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Railway Terrace

Merthyr Tydfil

Railway Terrace - V.E. Day Celebrations

(a) As far as I can remember this was Ronnie and he lived a few houses below the Brittania Inn. It is 'possible' that a? was his sister.
(b) This was Clive Lloyd of 15 Railway Terrace. His father worked at Glyndyrys Farm and was the local milkman. I occasionally 'helped' with his milk round gaining the odd penny in the process.
(c) I think this was Peter Harris of 8 Railway Terrace.
(d) This was Billy Shinnock, a great friend, living in the street north of Mardy Terrace. Alas, he was killed in a road accident near Llwynon Reservoir. His father charged our wireless accumulators during the war.
(e) This was Margaret Llywelyn of 2 Railway Terrace.
(f) I 'think' the two girls marked 'f' may have been sisters living in 1 Gladstone Terrace.
(g) These two are myself age 10 and my brother Gwilym age 6 of 18 Railway Terrace.
(h) These were Maldwyn Davies and sister Sheila Davies of 9 Railway Terrace. Their father, Tommy Davies, was a driver of Morlais coaches.
(k) I 'think' this was Sandra Shore of 5 Railway Terrace. Widow Mrs Shore (husband in navy killed during the war) lived with three children, two away at naval boarding school.
(m) Byron Stephens lived at 22 Mardy Terrace. It is possible that one of the 'n' children 'may' instead have been his brother - Colin Stephens?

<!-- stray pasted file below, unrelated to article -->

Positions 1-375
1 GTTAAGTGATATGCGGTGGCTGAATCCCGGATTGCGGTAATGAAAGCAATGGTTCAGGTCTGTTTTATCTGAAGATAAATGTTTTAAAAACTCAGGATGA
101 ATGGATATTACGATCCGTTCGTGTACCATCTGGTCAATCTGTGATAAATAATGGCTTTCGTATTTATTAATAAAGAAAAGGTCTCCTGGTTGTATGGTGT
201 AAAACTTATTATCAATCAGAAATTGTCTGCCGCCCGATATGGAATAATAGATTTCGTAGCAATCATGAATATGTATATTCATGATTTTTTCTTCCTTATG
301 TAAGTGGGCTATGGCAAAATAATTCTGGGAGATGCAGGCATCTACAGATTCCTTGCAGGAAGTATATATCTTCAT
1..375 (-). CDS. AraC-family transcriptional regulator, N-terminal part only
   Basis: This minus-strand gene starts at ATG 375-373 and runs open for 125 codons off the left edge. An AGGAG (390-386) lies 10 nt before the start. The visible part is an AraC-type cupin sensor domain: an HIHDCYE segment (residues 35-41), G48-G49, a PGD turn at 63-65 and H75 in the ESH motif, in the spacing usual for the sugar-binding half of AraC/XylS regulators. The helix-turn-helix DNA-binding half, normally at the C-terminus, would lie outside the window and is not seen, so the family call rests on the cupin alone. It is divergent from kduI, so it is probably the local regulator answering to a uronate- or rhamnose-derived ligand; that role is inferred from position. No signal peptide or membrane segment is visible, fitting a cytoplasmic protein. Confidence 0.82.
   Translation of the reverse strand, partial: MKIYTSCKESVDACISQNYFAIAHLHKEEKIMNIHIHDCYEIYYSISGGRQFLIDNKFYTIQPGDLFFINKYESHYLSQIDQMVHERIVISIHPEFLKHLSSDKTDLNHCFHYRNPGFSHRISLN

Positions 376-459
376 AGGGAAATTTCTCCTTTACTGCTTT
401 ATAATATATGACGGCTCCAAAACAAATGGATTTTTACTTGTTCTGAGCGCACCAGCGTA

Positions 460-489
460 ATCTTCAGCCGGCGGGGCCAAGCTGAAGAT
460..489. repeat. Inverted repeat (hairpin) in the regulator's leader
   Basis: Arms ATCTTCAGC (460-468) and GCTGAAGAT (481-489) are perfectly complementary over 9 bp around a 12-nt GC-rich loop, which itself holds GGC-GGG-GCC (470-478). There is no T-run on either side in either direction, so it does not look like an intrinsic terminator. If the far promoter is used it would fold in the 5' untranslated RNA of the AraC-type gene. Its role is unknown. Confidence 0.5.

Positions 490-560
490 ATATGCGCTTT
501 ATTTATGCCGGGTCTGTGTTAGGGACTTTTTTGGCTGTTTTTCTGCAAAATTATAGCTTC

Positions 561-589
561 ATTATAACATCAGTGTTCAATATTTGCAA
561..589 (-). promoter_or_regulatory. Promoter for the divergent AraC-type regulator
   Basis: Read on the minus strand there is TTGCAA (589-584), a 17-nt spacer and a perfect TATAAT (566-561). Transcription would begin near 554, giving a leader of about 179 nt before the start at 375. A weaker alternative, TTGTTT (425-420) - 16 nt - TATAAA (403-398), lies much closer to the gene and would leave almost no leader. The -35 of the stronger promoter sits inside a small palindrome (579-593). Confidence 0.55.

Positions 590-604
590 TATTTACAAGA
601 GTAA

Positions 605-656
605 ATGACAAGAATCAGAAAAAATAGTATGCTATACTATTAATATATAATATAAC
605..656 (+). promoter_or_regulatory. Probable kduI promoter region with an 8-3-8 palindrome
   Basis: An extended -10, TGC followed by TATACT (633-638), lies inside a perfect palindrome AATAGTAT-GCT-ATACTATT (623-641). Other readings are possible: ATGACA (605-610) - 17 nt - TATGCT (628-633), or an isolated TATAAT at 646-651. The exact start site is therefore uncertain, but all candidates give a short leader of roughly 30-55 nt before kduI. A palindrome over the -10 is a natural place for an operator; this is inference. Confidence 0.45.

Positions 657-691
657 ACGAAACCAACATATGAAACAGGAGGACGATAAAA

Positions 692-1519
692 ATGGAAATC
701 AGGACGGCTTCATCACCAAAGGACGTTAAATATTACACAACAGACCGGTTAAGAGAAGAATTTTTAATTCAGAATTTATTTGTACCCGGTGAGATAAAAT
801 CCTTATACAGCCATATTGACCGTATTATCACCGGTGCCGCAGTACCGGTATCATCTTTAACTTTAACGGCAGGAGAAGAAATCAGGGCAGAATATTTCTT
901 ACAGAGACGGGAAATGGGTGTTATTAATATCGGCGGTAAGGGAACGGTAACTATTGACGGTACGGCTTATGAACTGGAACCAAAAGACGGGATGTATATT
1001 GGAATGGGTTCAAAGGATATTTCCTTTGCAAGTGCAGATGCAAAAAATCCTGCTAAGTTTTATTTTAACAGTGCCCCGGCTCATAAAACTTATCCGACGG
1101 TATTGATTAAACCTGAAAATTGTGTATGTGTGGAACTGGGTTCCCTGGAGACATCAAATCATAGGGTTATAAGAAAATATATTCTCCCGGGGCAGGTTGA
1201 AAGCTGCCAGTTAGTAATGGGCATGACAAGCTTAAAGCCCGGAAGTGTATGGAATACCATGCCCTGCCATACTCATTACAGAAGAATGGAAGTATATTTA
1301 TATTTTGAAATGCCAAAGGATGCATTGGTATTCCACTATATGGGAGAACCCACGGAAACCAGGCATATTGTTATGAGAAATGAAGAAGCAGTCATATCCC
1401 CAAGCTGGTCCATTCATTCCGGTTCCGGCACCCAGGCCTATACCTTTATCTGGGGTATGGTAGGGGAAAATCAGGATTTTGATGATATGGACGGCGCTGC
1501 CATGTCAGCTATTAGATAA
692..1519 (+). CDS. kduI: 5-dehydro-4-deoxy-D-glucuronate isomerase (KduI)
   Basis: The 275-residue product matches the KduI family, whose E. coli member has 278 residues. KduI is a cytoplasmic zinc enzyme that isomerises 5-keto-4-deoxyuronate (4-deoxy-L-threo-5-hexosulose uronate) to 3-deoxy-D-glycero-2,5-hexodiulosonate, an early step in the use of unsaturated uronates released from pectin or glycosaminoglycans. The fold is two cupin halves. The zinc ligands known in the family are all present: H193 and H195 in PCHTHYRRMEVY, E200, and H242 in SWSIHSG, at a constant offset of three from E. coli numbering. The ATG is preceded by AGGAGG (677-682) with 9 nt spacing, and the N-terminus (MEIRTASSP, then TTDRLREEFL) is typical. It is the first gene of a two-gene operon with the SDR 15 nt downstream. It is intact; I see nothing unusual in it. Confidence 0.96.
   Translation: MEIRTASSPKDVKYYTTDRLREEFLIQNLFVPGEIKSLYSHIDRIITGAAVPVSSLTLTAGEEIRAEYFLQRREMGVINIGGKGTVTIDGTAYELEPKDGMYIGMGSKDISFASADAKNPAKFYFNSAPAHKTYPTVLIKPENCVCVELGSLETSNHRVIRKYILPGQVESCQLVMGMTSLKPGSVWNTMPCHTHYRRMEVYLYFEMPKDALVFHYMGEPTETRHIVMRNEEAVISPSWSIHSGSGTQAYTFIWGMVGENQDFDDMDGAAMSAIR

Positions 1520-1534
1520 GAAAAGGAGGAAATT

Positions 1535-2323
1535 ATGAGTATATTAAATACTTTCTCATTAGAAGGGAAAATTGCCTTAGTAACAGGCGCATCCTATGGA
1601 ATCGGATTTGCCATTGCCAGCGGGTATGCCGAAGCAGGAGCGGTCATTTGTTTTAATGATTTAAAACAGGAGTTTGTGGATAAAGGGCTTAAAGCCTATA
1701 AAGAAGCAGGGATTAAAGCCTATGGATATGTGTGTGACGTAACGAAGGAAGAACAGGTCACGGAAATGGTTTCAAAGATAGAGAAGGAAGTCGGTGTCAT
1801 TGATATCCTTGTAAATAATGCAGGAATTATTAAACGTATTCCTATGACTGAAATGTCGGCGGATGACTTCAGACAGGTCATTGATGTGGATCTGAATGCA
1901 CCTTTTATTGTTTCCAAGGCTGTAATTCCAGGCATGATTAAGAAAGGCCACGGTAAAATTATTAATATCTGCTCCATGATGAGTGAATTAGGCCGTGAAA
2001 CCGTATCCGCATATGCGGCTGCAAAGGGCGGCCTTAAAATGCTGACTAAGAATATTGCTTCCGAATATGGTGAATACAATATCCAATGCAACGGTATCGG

(n) There is much uncertainty here. Mrs Nicholls lived about 12 Mardy Terrace with several children.
(o) Shirley Henessey lived at 1 Mardy Terrace and her grandfather used the front room for shoe-repairs, etc.
(s) Bill Spurrier (senior) holding daughter Ann and Billy Spurrier (junior) crying by the soldier. Bill Spurrier senior was a railway driver and Mrs Spurrier of 21 Railway Terrace usually organised coach trips to Barry Island or Porthcawl during the war.
(t) The Thomas family of 5 Mardy Terrace, Mrs Thomas with daughter and Mosty Thomas near me.

Alas, after 65 years since the photograph the memory fails and I may not be correct in every instance. Those with a query mark are beyond my recollection. The reason for Billy Spurrier and Shiela Davies needing comfort is that one soldier, in order to brighten everyone up, set of a very loud detonator which startled some of the youngest. Every now and again, perhaps weekly or fortnightly, about 4-6 lorries came down from Brecon, deposited the soldiers in town, and parked their empty lorries in our street. The drivers were supposed to guard the lorries but invariably were invited indoors for a meal, etc.

(Information Courtesy of John Griffiths)


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